Caroline Flint: Was that the question? I tried to detect a question in there. [Interruption.] Well, we will look at Hansard to see whether there was actually a question. It is interesting— [Interruption.] It is interesting that the hon. Gentleman is standing before the House suggesting that his party is against HIPs, when on Wednesday 13 February the Conservative party issued a press release calling for the inclusion of licensing information.

Mr. Speaker: We will not go there. I call Clive Betts.

Mr. Clive Betts (Sheffield, Attercliffe) (Lab): Does my right hon. Friend agree that one group of home buyers to have been substantially advantaged by HIPs are first-time buyers, who get information provided up front at no cost to them? Will she reflect, however, that if the Government eventually see their way to including home condition reports in HIPs, first-time buyers will be even better off than they are now?

Caroline Flint: Yes, that is a good point. For those buying properties, it would offer an opportunity not to duplicate activity and in so doing duplicate expense. We will be looking through the findings from the area trials in considering the status of home condition reports, along with other policy areas, and I intend to ensure that we move towards permanent implementation for HIPs by consolidating the transitional arrangements.

Finance (London)

5. Mr. Philip Dunne (Ludlow) (Con): What discussions the Government office for London has had with the (a) London Development Agency and (b) Greater London authority on finances. [188688]

The Secretary of State for Communities and Local Government (Hazel Blears): Officials from the Government office for London have had discussions with the GLA and LDA on a range of financial issues, reflecting their responsibility for administering the Government’s block grants to those organisations.

Mr. Dunne: Following the Deloitte report commissioned by the London assembly last summer, which revealed inadequate justification or accountability for much LDA spending on the initiative of the Mayor or his advisers, what steps has the Minister taken to ensure sufficient statutory safeguards to prevent misuse of public funds?

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Hazel Blears: The hon. Gentleman will know that in 2005 the LDA took steps to strengthen its project management, delivery arrangements and scrutiny. He will also know that the LDA is accountable to the Mayor, and I hope that he will know that the London assembly is responsible for scrutiny. The Government office for London is responsible for administering the block grants to the GLA, but the checks and balances in relation to action by the Mayor clearly belong to the London assembly, and the LDA is accountable to the Mayor.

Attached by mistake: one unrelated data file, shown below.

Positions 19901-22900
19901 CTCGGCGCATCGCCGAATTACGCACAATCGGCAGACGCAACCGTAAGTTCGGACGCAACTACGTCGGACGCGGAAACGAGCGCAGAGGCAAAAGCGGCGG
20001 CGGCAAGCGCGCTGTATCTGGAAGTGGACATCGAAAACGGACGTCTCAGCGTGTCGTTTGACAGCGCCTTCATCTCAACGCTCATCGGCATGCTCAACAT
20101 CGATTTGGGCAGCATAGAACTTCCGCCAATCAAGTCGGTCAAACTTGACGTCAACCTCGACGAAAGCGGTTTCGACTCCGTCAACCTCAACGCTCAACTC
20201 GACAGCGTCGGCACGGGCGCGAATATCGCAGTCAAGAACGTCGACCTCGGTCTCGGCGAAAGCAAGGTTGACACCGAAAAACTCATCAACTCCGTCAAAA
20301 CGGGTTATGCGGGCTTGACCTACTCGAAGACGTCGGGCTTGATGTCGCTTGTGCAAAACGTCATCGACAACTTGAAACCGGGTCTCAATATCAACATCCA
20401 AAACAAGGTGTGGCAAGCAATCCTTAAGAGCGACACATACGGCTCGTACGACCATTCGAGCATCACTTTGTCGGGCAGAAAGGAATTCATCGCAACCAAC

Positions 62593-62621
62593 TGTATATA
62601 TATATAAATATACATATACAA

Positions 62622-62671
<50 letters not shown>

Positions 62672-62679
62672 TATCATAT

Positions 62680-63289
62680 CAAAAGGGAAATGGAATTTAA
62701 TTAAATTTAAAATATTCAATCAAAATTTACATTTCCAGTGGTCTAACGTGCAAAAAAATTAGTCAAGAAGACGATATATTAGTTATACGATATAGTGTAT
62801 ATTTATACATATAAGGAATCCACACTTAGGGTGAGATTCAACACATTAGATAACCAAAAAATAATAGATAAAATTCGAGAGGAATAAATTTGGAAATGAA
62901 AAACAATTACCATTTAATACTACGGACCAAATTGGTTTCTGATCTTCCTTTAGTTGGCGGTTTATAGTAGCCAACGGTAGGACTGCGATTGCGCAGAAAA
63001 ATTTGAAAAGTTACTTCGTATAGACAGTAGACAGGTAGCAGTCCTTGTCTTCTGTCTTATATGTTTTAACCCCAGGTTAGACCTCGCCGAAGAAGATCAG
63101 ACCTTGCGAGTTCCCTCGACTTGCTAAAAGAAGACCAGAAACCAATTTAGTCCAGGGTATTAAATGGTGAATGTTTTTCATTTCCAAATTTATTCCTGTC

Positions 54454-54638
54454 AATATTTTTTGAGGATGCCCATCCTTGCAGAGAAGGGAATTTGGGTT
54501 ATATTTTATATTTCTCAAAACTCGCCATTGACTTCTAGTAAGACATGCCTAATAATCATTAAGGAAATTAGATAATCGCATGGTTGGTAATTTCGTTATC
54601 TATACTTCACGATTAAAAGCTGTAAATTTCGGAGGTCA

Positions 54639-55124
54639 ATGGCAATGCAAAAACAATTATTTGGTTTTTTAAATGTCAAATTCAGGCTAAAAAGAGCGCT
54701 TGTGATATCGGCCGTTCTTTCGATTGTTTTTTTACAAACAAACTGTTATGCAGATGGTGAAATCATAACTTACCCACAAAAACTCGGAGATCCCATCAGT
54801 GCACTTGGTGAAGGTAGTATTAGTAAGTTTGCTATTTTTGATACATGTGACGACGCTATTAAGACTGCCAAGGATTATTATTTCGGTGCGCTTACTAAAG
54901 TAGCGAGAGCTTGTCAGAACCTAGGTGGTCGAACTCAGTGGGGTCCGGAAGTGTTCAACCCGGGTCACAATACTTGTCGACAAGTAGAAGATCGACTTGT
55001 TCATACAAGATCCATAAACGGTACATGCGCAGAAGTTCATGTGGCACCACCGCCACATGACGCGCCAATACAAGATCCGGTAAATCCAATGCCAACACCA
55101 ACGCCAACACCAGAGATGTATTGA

Mr. Boris Johnson (Henley) (Con): Is it not time for a full and transparent register of the interests of the Mayor’s advisers, so that we can put an end to the scandal by which large sums of LDA money are transferred to groups or bodies with which it later transpires those advisers have some business connection?

Hazel Blears: The hon. Gentleman will know that on 15 February, Lee Jasper, to whom I presume he is referring, asked the Mayor to refer any allegations to the police, and was suspended by the Mayor. The hon. Gentleman will also know that five days later on 20 February the police stated that they would not be investigating, and no criminal allegations were reported. He is fully aware of that situation.

Simon Hughes (North Southwark and Bermondsey) (LD): If on 1 May, nine weeks from now, London council tax payers form a view that the London Development Agency has not been properly managed, that money has been badly spent, that the audit trail is incomplete, and that there is no proper political accountability for the past four years, who should they hold to account? Is there not only one answer to that: the current Mayor of London?

Hazel Blears: The hon. Gentleman is correct that the best form of accountability is through democracy, and people will have the chance to vote on 1 May. It is interesting that when Michael Portillo was recently asked who he would vote for in the mayoral election, Ken or Boris, he said, “More choices, please”, so he will not be backing Boris. He also said that it would perhaps be rather good for the right hon. Member for Witney (Mr. Cameron) to lose the next election. He has experience of losing—

Mr. Speaker: Order. Michael Portillo has left the House.

Mr. Greg Hands (Hammersmith and Fulham) (Con): Speaking of endorsements for the London Mayor, the Secretary of State will know that the Prime Minister is refusing to endorse Ken Livingstone, and refers simply to the Labour administration at City Hall. It appears that the two have not met in public for some months now. Are the Government supporting Ken Livingstone for Mayor, or are they simply embarrassed by the fact that he is mired in sleaze and maladministration?